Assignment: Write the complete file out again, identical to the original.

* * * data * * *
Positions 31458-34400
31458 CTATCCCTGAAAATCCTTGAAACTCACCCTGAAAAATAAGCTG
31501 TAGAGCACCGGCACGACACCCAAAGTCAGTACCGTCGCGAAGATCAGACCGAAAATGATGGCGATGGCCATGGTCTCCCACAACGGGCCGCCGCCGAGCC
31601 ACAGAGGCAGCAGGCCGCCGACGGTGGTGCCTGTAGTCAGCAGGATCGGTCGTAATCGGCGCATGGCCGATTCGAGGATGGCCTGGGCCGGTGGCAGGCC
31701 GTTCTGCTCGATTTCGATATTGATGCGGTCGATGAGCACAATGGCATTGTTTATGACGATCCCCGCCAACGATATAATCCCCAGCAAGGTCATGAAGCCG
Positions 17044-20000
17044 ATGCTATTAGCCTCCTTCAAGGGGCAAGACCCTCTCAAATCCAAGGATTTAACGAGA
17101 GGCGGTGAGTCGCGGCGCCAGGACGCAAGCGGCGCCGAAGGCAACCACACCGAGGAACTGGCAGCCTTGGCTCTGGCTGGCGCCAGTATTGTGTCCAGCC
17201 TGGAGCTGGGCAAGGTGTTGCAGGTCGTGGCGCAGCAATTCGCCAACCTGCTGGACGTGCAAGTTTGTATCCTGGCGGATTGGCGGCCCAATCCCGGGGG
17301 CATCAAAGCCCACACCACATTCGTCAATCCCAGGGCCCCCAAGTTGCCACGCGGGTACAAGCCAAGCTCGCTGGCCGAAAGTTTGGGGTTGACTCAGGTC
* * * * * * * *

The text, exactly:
Positions 31458-34400
31458 CTATCCCTGAAAATCCTTGAAACTCACCCTGAAAAATAAGCTG
31501 TAGAGCACCGGCACGACACCCAAAGTCAGTACCGTCGCGAAGATCAGACCGAAAATGATGGCGATGGCCATGGTCTCCCACAACGGGCCGCCGCCGAGCC
31601 ACAGAGGCAGCAGGCCGCCGACGGTGGTGCCTGTAGTCAGCAGGATCGGTCGTAATCGGCGCATGGCCGATTCGAGGATGGCCTGGGCCGGTGGCAGGCC
31701 GTTCTGCTCGATTTCGATATTGATGCGGTCGATGAGCACAATGGCATTGTTTATGACGATCCCCGCCAACGATATAATCCCCAGCAAGGTCATGAAGCCG
Positions 17044-20000
17044 ATGCTATTAGCCTCCTTCAAGGGGCAAGACCCTCTCAAATCCAAGGATTTAACGAGA
17101 GGCGGTGAGTCGCGGCGCCAGGACGCAAGCGGCGCCGAAGGCAACCACACCGAGGAACTGGCAGCCTTGGCTCTGGCTGGCGCCAGTATTGTGTCCAGCC
17201 TGGAGCTGGGCAAGGTGTTGCAGGTCGTGGCGCAGCAATTCGCCAACCTGCTGGACGTGCAAGTTTGTATCCTGGCGGATTGGCGGCCCAATCCCGGGGG
17301 CATCAAAGCCCACACCACATTCGTCAATCCCAGGGCCCCCAAGTTGCCACGCGGGTACAAGCCAAGCTCGCTGGCCGAAAGTTTGGGGTTGACTCAGGTC